Ever seen a ‘carbon offset’ option during your flight purchase? Here’s how carbon offset programmes help reduce carbon emissions and your carbon footprint!
You’re in the midst of purchasing a flight and spot an interesting ‘carbon offset’ button during payment. What does this do? Why do I have to pay extra for this option?
Travel & Carbon Emissions Series:
• What is Flight Carbon Offset & How Does it Work? 💨
• Carbon Offset Programme Types, Costs & Contributions ✈️
• Reducing Carbon Footprint: Flight, Car, Bus or Train? 🚂
Carbon offsetting is a programme for flyers to purchase carbon credits to help reduce your carbon footprints, because you know, climate change is real. This is why we’ve put together this carbon offset guide to tell you everything you need to know about carbon offsetting and what it means to you as a traveller.
How Much CO2 Do Airplanes Emit?
It’s not a surprise that airplanes burn through tonnes of fuel to get you to your destination. While the fuel burns, it produces a lot of carbon dioxide (CO2).
In 2018, The International Council On Clean Transportation (ICCT) found that CO2 emissions from all commercial totalled to 918 million metric tons. That makes up 2.4% of global CO2 emissions from fossil fuel use. What’s more alarming is that there has been a 32% increase in emissions over the last five years.
Under pressure from governments and environmentalists to reduce their emissions, The International Air Transport Association (IATA) enacted a strategy in 2009 to reduce emissions. Its most notable goal? Cap CO2 emissions by 2020 and maintain carbon-neutral growth. About 290 of the airlines that IATA represents have followed suit by introducing carbon offset schemes with their own rates.
What’s a Carbon Offset Programme?
Honestly, the best way to reduce CO2 emissions is to reduce your fossil fuel consumption through less air travel and more slow travel. However, it’s not realistic, nor efficient for ordinary travellers like us to sail across the seas like Greta Thunberg did.
Airlines have recognised this, so they’ve come up with carbon offsetting schemes to reduce the environmental impact of air travel.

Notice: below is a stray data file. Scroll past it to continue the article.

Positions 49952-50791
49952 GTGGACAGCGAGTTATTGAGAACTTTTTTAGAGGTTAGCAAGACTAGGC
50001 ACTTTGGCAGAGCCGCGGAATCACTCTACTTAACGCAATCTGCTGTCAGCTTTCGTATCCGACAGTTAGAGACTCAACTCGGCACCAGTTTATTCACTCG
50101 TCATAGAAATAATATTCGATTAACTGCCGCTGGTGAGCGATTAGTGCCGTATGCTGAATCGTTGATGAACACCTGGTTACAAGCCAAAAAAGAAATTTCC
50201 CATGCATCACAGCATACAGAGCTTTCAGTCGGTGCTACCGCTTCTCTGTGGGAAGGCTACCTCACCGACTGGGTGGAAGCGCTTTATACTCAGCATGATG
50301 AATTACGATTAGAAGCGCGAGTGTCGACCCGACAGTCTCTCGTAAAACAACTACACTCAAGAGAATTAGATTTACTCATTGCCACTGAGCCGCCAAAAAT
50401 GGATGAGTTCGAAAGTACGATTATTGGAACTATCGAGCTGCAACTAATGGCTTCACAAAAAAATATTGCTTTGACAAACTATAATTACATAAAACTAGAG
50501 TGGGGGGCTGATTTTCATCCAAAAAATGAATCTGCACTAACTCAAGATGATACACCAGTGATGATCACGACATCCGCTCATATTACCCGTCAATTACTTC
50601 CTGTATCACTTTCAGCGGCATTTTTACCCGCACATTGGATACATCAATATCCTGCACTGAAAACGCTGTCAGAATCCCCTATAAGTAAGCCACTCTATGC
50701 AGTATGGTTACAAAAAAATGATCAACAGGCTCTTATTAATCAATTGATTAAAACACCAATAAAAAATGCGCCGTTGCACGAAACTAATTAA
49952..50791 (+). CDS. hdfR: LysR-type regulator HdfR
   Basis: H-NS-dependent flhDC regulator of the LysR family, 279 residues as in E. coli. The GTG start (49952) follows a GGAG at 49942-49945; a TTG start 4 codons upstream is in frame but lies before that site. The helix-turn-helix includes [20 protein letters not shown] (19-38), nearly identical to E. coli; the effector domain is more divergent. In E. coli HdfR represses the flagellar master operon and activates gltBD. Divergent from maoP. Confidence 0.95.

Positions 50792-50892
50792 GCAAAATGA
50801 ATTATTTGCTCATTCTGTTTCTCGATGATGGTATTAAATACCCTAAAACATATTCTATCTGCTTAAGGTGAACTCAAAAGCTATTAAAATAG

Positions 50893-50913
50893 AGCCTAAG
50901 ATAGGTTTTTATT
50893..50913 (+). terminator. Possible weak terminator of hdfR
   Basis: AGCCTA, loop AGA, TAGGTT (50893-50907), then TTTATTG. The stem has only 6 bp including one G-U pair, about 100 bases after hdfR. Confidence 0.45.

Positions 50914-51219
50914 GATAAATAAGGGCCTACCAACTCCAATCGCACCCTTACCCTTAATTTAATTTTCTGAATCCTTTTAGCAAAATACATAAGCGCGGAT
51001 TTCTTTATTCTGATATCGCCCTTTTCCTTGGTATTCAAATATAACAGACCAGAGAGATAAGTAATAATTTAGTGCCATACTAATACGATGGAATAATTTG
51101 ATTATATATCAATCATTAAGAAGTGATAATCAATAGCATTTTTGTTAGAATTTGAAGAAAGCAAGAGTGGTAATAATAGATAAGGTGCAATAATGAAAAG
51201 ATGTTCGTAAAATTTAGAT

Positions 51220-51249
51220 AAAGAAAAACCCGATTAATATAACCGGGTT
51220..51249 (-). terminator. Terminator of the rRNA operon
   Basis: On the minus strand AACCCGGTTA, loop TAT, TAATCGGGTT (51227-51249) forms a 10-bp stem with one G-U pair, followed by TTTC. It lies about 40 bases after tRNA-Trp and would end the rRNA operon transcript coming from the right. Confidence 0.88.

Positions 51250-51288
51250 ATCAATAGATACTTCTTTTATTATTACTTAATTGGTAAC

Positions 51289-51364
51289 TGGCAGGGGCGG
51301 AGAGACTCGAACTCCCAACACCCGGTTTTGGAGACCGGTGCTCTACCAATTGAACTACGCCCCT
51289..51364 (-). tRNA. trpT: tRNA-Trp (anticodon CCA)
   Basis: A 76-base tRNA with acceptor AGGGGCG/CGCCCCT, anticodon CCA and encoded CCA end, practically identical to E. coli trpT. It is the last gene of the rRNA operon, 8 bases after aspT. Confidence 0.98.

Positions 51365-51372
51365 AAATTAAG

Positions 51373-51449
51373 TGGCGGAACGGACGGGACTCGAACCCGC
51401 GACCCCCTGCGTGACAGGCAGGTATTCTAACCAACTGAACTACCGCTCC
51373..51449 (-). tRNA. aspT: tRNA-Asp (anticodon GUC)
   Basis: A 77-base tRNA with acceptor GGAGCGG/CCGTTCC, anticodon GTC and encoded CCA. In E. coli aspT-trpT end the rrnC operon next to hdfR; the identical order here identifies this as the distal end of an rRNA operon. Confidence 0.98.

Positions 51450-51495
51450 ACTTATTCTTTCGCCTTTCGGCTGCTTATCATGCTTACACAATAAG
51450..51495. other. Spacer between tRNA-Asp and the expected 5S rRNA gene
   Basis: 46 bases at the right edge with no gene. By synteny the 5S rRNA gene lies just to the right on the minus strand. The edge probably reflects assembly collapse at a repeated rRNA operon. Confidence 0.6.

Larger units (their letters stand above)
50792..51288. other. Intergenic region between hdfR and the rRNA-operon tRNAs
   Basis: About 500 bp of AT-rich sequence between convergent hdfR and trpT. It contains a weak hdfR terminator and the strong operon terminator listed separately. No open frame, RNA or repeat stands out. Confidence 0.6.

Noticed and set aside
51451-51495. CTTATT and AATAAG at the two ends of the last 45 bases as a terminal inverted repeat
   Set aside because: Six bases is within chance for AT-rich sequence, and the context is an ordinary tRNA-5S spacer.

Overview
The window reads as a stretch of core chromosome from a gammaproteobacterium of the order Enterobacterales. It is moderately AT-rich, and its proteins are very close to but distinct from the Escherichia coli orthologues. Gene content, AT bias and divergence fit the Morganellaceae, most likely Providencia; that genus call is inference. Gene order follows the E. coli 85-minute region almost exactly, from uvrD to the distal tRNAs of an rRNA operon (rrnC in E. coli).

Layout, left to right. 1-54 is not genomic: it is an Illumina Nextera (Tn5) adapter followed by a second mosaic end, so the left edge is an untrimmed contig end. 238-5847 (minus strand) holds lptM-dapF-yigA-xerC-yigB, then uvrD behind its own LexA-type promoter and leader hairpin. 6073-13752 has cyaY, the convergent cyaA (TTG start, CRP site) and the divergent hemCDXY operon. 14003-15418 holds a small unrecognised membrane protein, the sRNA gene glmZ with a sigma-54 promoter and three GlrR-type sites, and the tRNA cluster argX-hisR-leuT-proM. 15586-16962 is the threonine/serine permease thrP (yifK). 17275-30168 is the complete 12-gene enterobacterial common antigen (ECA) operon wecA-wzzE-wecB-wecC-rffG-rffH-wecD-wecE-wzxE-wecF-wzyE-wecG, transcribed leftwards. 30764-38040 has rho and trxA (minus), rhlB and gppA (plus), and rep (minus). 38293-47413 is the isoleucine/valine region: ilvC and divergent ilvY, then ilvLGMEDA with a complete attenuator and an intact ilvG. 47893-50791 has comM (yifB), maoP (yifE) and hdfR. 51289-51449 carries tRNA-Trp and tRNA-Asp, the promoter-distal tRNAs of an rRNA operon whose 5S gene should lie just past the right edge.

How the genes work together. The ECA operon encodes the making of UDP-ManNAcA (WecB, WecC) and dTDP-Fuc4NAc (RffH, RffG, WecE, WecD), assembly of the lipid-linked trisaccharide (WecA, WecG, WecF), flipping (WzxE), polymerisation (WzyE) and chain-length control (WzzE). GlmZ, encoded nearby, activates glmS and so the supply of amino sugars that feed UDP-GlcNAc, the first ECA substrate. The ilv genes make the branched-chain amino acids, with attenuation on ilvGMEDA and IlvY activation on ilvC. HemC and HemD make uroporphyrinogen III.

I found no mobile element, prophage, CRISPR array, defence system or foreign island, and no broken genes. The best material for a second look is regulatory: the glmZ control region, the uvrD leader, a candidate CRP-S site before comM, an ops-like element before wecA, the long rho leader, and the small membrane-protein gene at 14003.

Typically, airlines would give you the option to pay a little extra at the add-ons or checkout page. Some of them even have a calculator for you to see how much CO2 you’ll emit before flying, just like Air New Zealand’s FlyNeutral Programme above.
How Does Paying Extra Help Offset Carbon? Is This a Scam?
Relax! The extra money you pay goes to various projects and organisations that fight climate change. For example, if you opt for carbon setting on the Singapore to Sydney flight on Air New Zealand, the NZ$55.58 (S$49.67) actually goes to ClimateCare.
The organisation has over 150 years of experience in the global carbon market and climate change sector, and for Air New Zealand, the carbon credits fund New Zealand’s forest restoration projects.
Why Should I Pay Extra For Carbon Offset Programmes?
Beyond the obvious reason of climate change, you’ll also be supporting projects that benefit local communities, as well as investing in renewable energy. Much of your travels are coloured by local communities who enrich your trip by giving you a glimpse of their daily lives, and soon, it might not be a reality for them.
Maldives, a popular beach destination that’s welcomes over 1.7 million tourists annually, is famous for its idyllic beach scenery and friendly locals. However, much of that scenery lies less than one metre above mean sea levels, which means that it’s especially vulnerable to floods, tsunamis, and rising sea levels.
28% of Maldives’ GDP came from tourism in 2019, which means that locals in this industry risk having their livelihoods wiped out by natural disasters when climate change gets worse every year. You may not be able to visit certain sceneries anymore, much less even Instagram your girls’ beach day in Maldives.
Perhaps a location a little closer to home: Jakarta, Indonesia. Did you know that the Indonesian government is spending US$33 billion (S$44.56 billion) to move the capital city from Jakarta to Borneo?
The reason for the move is because Jakarta is sinking at a rate of 6.7 inches a year. It might not sound like a lot, but the reality is that those mere 6.7 inches a year have led to frequent flooding that displaces communities. Locals may seem like they’re fishing in the ocean, but they’re merely standing on a dock that has been submerged by floods.
Ok, So How Can I Help?
We just love travelling, because who doesn’t? It’s inevitable that our flights produce a substantial amount of carbon, but our next best option is to offset our carbon footprint and contribute to a greater cause.
The money we put into purchasing carbon credits will go to fighting climate change, protecting local communities, and investing in renewable energy. In turn, these initiatives create a fertile ground for sustainable travel.
It’s almost impossible to restrict ourselves from travelling and seeing the world, but we always have a choice to make our travel journeys more sustainable. So for your next holiday, consider picking that ‘carbon offset’ option when purchasing a flight and play your part as a sustainable traveller!
Enjoy a travel experience with no fees worldwide!